Other Closed Positions:
- Caesars Entertainment (CZR): Eldorado Resorts (ERI) and Caesars inked their cash and stock deal earlier this week with a headline price of $12.75 per share, with much of the cash coming from VICI Properties (VICI) via the sale leaseback of three casinos. The deal price isn't too far off of what I paid in 2017 for my initial position in CZR through CACQ, but it is a big move from the 4Q lows when the world was potentially falling apart, what a difference 6 months can make in the markets. Now seems like a good time to back away from the gaming sector, I'm interested to see how the industry does through the next recession, especially with the PropCo/OpCo model that's all but rolled out across the entire group. I suspect we'll see some opportunities and dislocations there in the future, but for now I'm going to wait on the sidelines.
- Spirit Realty Capital (SRC): When the news broke that SMTA had sold the assets in their master trust to HPT, I took the opportunity to exit SRC and roll some of that into SMTA. SRC will be a vanilla net-lease REIT by the end of the year and it'll probably trade up a bit higher from here as the multiple plays catch-up, but an acquisition by one of the larger net-lease names is likely off the table. There are enough net-lease properties in private hands that there's no reason for someone like Realty Income (O) to buy SRC, they could issue their expensive shares in a secondary and buy cheap assets directly without the headache and expense of a merger.
- Mitek Systems (MITK): Mitek Systems ended up dropping their strategic process, they have new management that presumably wants to create value independently (and not lose their jobs), the company has a strong niche, but investing in a small software growth stock wasn't my initial thesis so I sold it for a small gain.
- Hamilton Beach Brands (HBB): I was still holding onto a stub position in HBB as a result of its 2017 spinoff from NACCO Industries (NC), ended up selling it as I just didn't have conviction enough in the company meeting its long term revenue goals in the face of increasing pressure from Amazon. Amazon's advertising model to get into the top of the search results is going to pressure margins going forward.
- OncoMed Pharma (OMED): Mereo Biopharma has been a disaster since the reverse merger with OncoMed, it's notably tied up in the Woodford Patient Capital Trust mess and likely has an overhang as a result. Celgene also decided not to exercise their option on a drug that was 2 of the 3 CVRs in this transaction, chalk this one up as a loss.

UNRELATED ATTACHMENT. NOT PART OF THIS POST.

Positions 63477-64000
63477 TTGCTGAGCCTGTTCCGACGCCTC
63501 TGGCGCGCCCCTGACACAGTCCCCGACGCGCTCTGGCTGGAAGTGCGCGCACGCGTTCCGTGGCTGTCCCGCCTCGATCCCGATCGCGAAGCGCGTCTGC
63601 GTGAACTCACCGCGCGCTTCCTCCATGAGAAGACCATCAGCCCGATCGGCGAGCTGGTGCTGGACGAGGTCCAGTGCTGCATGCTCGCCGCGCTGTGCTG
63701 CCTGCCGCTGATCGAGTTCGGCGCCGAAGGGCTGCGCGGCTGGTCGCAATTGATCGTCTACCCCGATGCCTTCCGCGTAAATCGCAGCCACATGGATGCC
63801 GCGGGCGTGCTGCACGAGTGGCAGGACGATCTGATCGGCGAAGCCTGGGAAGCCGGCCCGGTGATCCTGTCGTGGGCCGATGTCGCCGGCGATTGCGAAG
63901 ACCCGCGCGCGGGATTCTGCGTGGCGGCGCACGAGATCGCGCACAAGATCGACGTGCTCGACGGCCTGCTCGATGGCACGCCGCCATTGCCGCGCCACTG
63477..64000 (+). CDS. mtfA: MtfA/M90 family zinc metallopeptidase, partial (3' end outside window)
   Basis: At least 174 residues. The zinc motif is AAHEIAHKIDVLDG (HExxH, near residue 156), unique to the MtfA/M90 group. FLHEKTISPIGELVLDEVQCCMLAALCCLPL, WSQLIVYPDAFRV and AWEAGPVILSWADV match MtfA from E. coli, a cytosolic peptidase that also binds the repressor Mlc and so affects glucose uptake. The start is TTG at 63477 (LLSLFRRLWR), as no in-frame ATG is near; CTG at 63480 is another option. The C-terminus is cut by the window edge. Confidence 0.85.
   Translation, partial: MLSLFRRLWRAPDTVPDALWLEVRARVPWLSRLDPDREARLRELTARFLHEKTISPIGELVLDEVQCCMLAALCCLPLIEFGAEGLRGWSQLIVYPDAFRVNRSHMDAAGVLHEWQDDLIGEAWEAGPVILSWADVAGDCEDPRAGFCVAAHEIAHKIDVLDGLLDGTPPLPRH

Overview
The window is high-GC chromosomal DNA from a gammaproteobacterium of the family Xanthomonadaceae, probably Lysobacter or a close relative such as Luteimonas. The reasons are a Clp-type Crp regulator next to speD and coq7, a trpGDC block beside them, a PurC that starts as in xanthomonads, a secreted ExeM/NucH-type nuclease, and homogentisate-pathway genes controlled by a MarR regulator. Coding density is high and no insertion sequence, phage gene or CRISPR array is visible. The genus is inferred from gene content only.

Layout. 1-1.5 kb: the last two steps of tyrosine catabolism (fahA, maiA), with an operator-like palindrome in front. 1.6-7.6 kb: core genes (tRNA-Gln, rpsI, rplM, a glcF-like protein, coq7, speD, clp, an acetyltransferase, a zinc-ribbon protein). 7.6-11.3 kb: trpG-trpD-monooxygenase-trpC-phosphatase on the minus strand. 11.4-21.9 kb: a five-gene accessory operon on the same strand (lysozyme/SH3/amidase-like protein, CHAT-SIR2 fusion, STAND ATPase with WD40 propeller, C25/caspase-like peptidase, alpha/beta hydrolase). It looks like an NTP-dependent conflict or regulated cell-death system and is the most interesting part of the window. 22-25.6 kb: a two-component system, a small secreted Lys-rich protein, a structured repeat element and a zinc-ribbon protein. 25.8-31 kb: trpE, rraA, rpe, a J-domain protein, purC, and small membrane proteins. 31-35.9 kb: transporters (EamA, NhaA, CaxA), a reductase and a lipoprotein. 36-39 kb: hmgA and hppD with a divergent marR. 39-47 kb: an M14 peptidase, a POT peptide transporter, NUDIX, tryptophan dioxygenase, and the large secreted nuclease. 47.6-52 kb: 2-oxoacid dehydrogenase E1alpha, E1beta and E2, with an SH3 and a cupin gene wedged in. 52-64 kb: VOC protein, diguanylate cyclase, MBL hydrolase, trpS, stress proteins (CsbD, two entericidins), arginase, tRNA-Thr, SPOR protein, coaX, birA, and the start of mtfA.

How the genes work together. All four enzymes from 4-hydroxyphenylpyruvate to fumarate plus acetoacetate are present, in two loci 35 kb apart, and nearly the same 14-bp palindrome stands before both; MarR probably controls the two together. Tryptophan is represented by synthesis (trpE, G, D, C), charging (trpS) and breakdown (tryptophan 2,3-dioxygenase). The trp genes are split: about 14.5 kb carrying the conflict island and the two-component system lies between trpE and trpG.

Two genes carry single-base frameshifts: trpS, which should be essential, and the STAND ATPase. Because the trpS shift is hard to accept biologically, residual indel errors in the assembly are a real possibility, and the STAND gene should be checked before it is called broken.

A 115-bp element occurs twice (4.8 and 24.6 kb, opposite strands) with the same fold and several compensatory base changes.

- Voltari Corp (VLTC): This tiny NOL shell ended up being a home run for those small enough to get into it, the final price was $0.86/share versus the initial $0.58/share offer Icahn made to start things off.
Portfolio as of 6/30/2019:
Congratulations on the returns, put mine to shame, something for me to think about!ReplyDelete
Impressive. Keep doing your thing.ReplyDelete
Thanks - that's the plan, there will be plenty more ups and downs.Delete
How did your DFIN average cost drop from $21 6 months ago to below $15?
I tax loss harvest my losers a decent amount, did some similar things with LILA/K and CPLG last year. The average cost is my current cost, not necessarily my historical average price paid. You didn't ask directly, but given the IPO/transactional market this year if DFIN's business isn't performing well after Q1, then it really is a dog and will be time to move on.Delete
I'd love to hear some updated thoughts on MMAC and PARR... no pressure though.ReplyDelete
Still hold both, haven't changed either position:Delete
MMAC - The new debt financing on their MMA Energy business is helpful, allows them to increase ROE, but I do worry about how this trades at or above book value in the near term with the external management structure. They'll need to abandon the dream of utilizing the NOLs and instead pay out a big dividend, get some analyst coverage, a few dividend focused newsletters writing about it, etc. Another name change would probably help too, something ESG would be obvious given their focus and the increasing ESG investing trend. My other concern is just whether solar constructing lending is a good business, I don't have any particular insight, but in the back of my mind I'm a little nervous on it. But as long as it holds up, should be able to compound book value at a decent clip and produce reasonable returns despite what I think will be a persistent discount.
PARR - I think they really sandbagged the acquisition of the old Chevron refinery in Hawaii, that along with the growth projects coming online could be a real inflection point for the company. Too bad natural gas is such a disaster, I keep hoping one day I wake up and see news they've sold Laramie above their cost basis with the NOL providing a tax shield, but I don't think that's ever going to happen, would really simplify the story.
Do you own/like/dislike either - any thoughts?
I own and like both. I have no amazing insights but i am quite comfortable holding both companies. MMAC probably needs to start paying a dividend to start closing the NAV discount.ReplyDelete